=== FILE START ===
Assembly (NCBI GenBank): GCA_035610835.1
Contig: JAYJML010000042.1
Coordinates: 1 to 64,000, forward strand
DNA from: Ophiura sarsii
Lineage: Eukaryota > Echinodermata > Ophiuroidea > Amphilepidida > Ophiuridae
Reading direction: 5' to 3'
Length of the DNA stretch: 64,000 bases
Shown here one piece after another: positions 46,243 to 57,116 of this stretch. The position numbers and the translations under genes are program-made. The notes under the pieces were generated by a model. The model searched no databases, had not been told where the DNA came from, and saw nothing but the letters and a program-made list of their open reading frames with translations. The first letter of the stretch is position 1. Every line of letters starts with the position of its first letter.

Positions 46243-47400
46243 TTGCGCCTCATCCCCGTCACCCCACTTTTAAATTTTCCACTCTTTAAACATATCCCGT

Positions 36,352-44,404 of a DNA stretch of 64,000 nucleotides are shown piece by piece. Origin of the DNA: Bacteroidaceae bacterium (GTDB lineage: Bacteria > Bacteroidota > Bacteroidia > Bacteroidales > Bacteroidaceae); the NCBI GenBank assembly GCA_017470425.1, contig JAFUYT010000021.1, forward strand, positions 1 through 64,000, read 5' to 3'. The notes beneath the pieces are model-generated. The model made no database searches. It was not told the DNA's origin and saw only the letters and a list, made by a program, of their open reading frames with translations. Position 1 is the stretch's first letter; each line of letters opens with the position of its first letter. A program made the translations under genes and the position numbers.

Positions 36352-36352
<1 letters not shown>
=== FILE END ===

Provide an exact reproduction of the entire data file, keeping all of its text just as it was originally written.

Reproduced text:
Assembly (NCBI GenBank): GCA_035610835.1
Contig: JAYJML010000042.1
Coordinates: 1 to 64,000, forward strand
DNA from: Ophiura sarsii
Lineage: Eukaryota > Echinodermata > Ophiuroidea > Amphilepidida > Ophiuridae
Reading direction: 5' to 3'
Length of the DNA stretch: 64,000 bases
Shown here one piece after another: positions 46,243 to 57,116 of this stretch. The position numbers and the translations under genes are program-made. The notes under the pieces were generated by a model. The model searched no databases, had not been told where the DNA came from, and saw nothing but the letters and a program-made list of their open reading frames with translations. The first letter of the stretch is position 1. Every line of letters starts with the position of its first letter.

Positions 46243-47400
46243 TTGCGCCTCATCCCCGTCACCCCACTTTTAAATTTTCCACTCTTTAAACATATCCCGT

Positions 36,352-44,404 of a DNA stretch of 64,000 nucleotides are shown piece by piece. Origin of the DNA: Bacteroidaceae bacterium (GTDB lineage: Bacteria > Bacteroidota > Bacteroidia > Bacteroidales > Bacteroidaceae); the NCBI GenBank assembly GCA_017470425.1, contig JAFUYT010000021.1, forward strand, positions 1 through 64,000, read 5' to 3'. The notes beneath the pieces are model-generated. The model made no database searches. It was not told the DNA's origin and saw only the letters and a list, made by a program, of their open reading frames with translations. Position 1 is the stretch's first letter; each line of letters opens with the position of its first letter. A program made the translations under genes and the position numbers.

Positions 36352-36352
<1 letters not shown>